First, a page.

Writers’ alert: Another reminder that you can’t have it all

Enemies of Reading March 26, 2014 0 Comments

“Twilight” writer Stephanie Meyer

“Twilight” writer Stephanie Meyer

by Hugh Gilmore

This column is dedicated to those of you who have just opened a fresh manuscript copy book, or put a new sheet of paper in your Olivetti, or opened a new Word file on your computer, with the intention of writing an honest novel.

It’s not dedicated to you just to applaud your good intentions, however. Nor is it dedicated to you because you have a pure heart and a deep longing to improve the human race. In fact, I shouldn’t have said it’s “dedicated” to you. I should say this column is sent to you with my sympathies.

There’s nothing wrong with wanting to express yourself. And there’s nothing wrong with wanting to tell your story, whether your story is exceptional or not. Everyone has a right to decide that question for him or herself. And in this day and age of easy self-publishing (I’ve done it myself six times), you too can publish a book if you work hard. Wait … I take that back. You do not have to work hard. You just have to type some pages. How many you type is up to you. They don’t have to be labored over either. Just say what you want the way you want and send it along to the self-publishing company. You’ll have a book for sale on Amazon shortly thereafter.

I guess that was a bit snarky – taking self-publishing to its extreme. It’s true that anything you write can be published nowadays if you finance the enterprise yourself, but the aspiring writers who read this column want to do better than that. So let’s talk about your working very hard, and being honest and insightful as you write. And let’s assume that you try to make it interesting – a good read.

So far, so good. But suppose you’ve written what the publishing industry calls literary fiction. (As opposed to mystery, thriller, romance, supernatural, fantasy and so on.) Ever since your youth you have yearned to write a novel that rang true to life. A story filled with great scenes that stirred intrigue and emotion. A story that showed what it is like to be a real, live human being who is trying to live and love on planet Earth. Perhaps it’s set in the past, or even the future, but that doesn’t matter. What matters is that it is honest and that it originates in your heart.

I’m here today to say that you should go ahead and write your story. But I want to warn you not to daydream that an honest novel will ever make you rich or famous. Perhaps you know that. Perhaps you are willing to sacrifice wealth for having created art. But have you ever considered just how wide of the mark you’ll be? The most recent numbers are just in, brought to us by Neilsen Company, the leading measurer of consumer behavior.

Many people know that Neilsen measures television-watching habits and audio purchases, but Neilsen also provides the final word on book buying through a service called Neilsen BookScan. It measures point-of-sales purchases at selected retail outlets throughout the world and provides both local and global reports for customers.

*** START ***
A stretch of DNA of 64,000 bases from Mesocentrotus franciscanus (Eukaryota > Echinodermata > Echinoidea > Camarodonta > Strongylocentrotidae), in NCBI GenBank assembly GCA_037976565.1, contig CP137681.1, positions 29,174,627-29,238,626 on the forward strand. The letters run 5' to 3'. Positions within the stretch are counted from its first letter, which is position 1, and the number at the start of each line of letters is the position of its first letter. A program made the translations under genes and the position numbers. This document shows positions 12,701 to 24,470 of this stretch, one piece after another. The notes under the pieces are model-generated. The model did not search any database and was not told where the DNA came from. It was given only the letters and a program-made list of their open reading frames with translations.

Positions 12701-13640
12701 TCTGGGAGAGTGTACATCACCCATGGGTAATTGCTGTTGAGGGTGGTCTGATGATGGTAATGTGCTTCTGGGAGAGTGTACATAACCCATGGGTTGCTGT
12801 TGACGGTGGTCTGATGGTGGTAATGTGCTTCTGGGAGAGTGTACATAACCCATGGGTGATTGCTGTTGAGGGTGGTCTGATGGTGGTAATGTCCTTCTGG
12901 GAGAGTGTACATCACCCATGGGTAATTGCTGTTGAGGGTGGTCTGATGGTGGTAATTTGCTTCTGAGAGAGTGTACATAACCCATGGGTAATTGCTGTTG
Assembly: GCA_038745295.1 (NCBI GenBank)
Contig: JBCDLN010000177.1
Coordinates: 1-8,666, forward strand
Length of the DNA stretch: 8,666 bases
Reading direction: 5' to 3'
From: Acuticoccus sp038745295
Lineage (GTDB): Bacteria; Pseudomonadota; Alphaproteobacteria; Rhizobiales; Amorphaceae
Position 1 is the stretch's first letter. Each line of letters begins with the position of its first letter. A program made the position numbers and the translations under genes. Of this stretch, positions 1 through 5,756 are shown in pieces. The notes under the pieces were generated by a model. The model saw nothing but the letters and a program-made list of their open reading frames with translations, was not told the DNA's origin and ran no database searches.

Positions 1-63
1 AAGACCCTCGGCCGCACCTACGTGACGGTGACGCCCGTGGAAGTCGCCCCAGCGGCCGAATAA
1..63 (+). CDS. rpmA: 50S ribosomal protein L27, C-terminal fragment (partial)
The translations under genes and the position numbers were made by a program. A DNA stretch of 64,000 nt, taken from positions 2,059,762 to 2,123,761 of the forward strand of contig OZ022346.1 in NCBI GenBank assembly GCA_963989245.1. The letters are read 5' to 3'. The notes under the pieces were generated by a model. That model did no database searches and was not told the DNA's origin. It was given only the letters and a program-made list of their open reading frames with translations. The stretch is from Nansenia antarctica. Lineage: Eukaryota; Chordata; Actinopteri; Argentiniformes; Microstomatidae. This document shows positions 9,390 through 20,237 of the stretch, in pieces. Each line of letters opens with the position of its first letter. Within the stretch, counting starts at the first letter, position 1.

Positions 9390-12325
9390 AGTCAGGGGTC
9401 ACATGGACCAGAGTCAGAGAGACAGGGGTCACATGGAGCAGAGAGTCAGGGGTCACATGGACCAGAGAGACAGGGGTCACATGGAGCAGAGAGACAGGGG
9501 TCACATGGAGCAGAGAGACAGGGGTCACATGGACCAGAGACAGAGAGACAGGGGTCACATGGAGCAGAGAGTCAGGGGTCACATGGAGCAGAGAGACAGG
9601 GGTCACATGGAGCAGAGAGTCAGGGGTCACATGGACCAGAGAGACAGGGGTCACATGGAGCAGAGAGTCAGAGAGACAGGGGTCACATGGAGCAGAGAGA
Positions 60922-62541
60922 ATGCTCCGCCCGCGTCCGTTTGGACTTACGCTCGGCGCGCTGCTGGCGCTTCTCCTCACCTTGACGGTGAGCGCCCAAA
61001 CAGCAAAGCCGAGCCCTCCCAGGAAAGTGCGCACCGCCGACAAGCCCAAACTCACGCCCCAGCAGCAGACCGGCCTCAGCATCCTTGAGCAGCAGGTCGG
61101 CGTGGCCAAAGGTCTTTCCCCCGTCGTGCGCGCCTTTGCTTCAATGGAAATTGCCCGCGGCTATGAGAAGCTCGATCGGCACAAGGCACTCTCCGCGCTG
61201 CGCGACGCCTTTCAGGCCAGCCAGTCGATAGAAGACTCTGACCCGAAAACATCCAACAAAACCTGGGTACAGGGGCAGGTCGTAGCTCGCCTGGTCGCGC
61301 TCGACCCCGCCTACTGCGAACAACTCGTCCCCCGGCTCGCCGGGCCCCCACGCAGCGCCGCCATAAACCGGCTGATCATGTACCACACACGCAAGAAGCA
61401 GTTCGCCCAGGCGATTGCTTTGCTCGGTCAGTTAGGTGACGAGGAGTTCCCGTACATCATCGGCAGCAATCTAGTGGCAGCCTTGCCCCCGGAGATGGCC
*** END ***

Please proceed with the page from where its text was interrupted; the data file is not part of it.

Here is Neilsen’s very recent list of the top-selling print authors of the past decade (with his or her best-selling title listed in parentheses):

1. James Patterson (“First to Die”)

2. J.K. Rowling (“Harry Potter and the Goblet of Fire”)

3. Nora Roberts (“Red Lily”)

4. Dr. Seuss (“Oh, the Places You’ll Go”)

5. John Grisham (“A Painted House”)

6. Stephenie Meyer (“Twilight”)

7. Dan Brown (“The DaVinci Code”)

8. Nicholas Sparks (“The Notebook”)

9. Janet Evanovich (“One for the Money”)

10. Jeff Kinney (“Diary of a Wimpy Kid”)

11. Stephen King (Dreamcatcher”).

(For more: confer nielsentopten.com/?portfolio=who-wrote-the-top-books-of-the-last-decade)

None of these writers has made it onto that list by accident. They are all highly skilled, hard-working professional writers. They have made a good living, have become rich, in fact, by writing books that the public wants to read. In fact, that is the key point for emphasis today.

They did not sell a lot of books and make a lot of money by writing literary novels that describe life as it is. They write about other worlds than ours, dream worlds where rights are wronged within a lifetime, worlds where characters finally wake up and smell the coffee and roses in time to brake for sunsets and drink piña coladas and walk in the rain. They know how to evoke tears and draw blood and provoke a laugh and scare the heck out of you, but they also stop short of being real.

The only serious money being made today in the world of movies and fiction, even in memoirs, is made by defending dishonest fantasies. Our culture needs them in order to have its nice day.

That doesn’t mean you shouldn’t write your honest book in an honest fashion. But you should write it because you need to tell your story. And because you believe your story should be told. And most of all, because you love to write.

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